188 Mass. 401

January 18, 1905 - June 21, 1905

Court Below: Superior Court, Middlesex County


Mechanic's Lien. Contract, Implied: common counts.

One who has furnished labor and materials for a building under an express contract with the owner, if he has failed to perform the contract substantially, cannot establish a lien under R. L. c. 197, for the value he has added to the real estate of the owner by the labor and materials he has furnished, as he could if he had performed the substance of the contract.

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PETITION, filed March 26, 1902, under R. L. c. 197, to establish a lien to the amount of $698.37 on a three apartinent house of the defendant on Holworthy Street in Cambridge for labor performed and materials furnished in doing the plumbing work for the building under a contract between the petitioner and the respondent requiring compliance with certain plans and specifications.

In the Superior Court the case was tried before Bell, J. Seven issues to the jury were framed, the first three of which only are material to the exceptions. Those issues with the answers of the jury were as follows:

"1. Did the petitioner and the respondent make a contract concerning the labor and materials mentioned in the petitioner's account, and if so, what was the amount of said contract?" " Yes, $698.37."

"2. Did the petitioner perform the contract?" "No."

"3. If the petitioner did not perform his contract, what was the value of the labor and materials which he furnished?" "$625."

The judge construed the second issue to mean, "Did the petitioner substantially perform his contract," and on this point instructed the jury that if the petitioner had not performed his contract the law allowed him to recover something if he had acted in good faith, and that he was entitled to recover the value of his work to the owner of the property.

The judge ruled as stated in the opinion, and found for the petitioner in the sum of $625, "which was the amount the jury found that the petitioner's work had added to the value of the respondent's estate," and ordered that a lien be established and that an order of sale issue. The respondent alleged exceptions.

A. J. Daly & F. J. Carney, for the respondent.

J. H. Vahey, C. H. Innes & P. Mansfield, for the petitioner.

BRALEY, J. If the petitioner had fully performed the entire contract made with the respondent he could have established a lien for labor performed and for labor and materials furnished under it. But the parties were at issue over this question. While the petitioner contended that he had fully carried out his agreement, the respondent contended that there had been a failure to substantially complete it in good faith, because of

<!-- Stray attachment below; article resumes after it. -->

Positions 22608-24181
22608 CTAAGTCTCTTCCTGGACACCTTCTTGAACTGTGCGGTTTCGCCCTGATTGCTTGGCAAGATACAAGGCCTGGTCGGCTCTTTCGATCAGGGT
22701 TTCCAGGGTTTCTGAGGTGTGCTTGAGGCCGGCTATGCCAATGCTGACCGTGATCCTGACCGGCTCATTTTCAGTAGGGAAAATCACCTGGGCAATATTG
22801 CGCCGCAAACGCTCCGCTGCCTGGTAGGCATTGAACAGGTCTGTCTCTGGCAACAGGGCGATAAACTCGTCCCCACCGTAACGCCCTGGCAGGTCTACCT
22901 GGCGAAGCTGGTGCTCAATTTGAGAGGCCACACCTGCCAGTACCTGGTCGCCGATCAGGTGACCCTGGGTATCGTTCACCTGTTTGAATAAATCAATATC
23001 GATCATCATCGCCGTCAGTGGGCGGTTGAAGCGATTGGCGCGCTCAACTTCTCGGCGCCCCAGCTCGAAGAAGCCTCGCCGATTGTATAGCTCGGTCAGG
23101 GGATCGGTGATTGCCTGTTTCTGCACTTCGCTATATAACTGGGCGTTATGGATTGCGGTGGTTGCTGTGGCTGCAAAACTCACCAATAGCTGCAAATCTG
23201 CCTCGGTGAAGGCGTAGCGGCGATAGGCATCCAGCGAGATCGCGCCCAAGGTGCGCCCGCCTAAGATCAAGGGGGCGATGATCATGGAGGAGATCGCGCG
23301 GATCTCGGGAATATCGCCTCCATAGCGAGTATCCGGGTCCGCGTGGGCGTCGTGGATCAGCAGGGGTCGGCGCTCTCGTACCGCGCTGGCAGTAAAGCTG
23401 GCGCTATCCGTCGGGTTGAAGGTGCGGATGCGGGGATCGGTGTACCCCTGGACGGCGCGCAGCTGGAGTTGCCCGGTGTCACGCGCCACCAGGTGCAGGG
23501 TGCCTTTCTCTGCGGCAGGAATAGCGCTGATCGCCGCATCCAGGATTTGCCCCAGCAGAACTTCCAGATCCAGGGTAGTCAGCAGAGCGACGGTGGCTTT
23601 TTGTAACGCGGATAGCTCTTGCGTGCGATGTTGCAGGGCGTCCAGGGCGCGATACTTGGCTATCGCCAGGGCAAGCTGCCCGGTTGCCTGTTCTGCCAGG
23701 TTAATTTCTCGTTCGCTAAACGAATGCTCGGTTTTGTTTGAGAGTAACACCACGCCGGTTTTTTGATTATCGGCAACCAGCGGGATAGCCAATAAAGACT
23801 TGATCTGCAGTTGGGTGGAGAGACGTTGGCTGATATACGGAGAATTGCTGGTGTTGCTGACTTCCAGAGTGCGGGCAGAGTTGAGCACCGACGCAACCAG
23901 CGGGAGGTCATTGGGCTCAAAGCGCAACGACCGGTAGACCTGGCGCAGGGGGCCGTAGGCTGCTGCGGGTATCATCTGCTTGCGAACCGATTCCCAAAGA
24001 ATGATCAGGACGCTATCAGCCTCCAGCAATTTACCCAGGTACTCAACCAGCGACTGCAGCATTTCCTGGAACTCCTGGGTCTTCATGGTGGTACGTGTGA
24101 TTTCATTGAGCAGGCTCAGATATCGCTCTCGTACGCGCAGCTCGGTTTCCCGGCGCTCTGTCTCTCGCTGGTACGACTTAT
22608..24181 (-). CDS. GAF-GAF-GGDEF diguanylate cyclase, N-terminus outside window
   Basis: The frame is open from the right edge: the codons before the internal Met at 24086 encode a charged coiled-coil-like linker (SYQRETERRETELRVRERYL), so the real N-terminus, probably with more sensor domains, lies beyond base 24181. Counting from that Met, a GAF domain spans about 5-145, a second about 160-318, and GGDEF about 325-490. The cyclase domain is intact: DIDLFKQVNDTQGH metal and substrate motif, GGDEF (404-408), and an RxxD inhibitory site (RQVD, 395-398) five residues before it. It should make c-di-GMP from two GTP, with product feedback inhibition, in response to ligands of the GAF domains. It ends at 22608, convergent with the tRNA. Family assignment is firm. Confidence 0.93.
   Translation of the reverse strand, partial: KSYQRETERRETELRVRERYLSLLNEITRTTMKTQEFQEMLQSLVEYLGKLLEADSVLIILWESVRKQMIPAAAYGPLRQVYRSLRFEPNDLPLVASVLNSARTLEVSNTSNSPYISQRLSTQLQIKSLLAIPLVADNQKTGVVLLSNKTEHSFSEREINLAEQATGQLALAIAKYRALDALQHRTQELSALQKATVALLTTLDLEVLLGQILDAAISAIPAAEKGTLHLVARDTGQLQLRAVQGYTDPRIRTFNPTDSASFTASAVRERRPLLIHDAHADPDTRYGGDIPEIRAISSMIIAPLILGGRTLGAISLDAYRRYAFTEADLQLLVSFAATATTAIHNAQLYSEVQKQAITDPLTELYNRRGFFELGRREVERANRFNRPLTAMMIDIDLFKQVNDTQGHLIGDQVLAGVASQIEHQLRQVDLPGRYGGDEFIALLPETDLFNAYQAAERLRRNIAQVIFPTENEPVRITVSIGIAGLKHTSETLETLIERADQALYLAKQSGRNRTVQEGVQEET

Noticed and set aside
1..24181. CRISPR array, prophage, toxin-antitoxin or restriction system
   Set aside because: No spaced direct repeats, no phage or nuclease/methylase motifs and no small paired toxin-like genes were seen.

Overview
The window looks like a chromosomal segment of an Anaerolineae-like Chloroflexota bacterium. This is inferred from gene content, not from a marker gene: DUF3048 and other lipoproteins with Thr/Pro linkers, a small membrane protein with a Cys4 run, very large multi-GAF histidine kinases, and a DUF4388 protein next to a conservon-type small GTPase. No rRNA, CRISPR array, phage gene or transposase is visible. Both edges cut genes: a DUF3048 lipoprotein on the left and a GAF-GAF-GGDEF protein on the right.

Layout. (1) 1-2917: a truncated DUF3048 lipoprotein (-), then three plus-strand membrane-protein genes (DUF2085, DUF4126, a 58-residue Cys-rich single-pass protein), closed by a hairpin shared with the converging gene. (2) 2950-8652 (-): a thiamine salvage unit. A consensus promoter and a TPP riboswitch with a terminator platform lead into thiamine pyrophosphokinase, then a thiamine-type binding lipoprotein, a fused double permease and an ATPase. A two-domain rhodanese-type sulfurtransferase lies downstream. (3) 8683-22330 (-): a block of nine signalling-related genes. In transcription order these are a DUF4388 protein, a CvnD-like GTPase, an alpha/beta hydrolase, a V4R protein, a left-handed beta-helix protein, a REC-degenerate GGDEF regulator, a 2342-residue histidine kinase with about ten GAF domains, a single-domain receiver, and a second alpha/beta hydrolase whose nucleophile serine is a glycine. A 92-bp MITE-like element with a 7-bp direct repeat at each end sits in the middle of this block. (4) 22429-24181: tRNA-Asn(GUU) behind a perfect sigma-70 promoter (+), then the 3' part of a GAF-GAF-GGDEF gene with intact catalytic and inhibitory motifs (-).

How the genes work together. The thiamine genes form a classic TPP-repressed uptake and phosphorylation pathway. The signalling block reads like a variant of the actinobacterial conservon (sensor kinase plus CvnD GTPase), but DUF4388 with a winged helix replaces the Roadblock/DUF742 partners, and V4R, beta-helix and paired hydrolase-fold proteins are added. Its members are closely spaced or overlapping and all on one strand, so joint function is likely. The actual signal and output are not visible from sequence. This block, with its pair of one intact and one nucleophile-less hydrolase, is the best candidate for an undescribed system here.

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a wilful variation from the plans and specifications in many particulars.

The issues framed to cover this dispute were not sufficiently full. For the distinction is apparent between a strict compliance, which was all that was covered by the language used in the second issue, and substantial completion in good faith of the contract. Apparently with the consent of the parties, the presiding judge attempted to cure this defect, and to read into the issue what it lacked to make clear and definite the real question involved, by instructing the jury that it meant, "Did the petitioner substantially perform his contract?" As thus construed and submitted, it was answered in the negative.

From this answer there is but one conclusion to be drawn, which is, that the jury found the petitioner had failed not only to carry out his agreement as to trivial details, but had been guilty of material deviations.

The third issue also was construed to mean an inquiry as to how far the work and materials had enhanced the value of the respondent's estate. Again this is a different inquiry than the ascertainment of the value of the labor and materials furnished. Gillis v. Cobe, 177 Mass. 584, 594.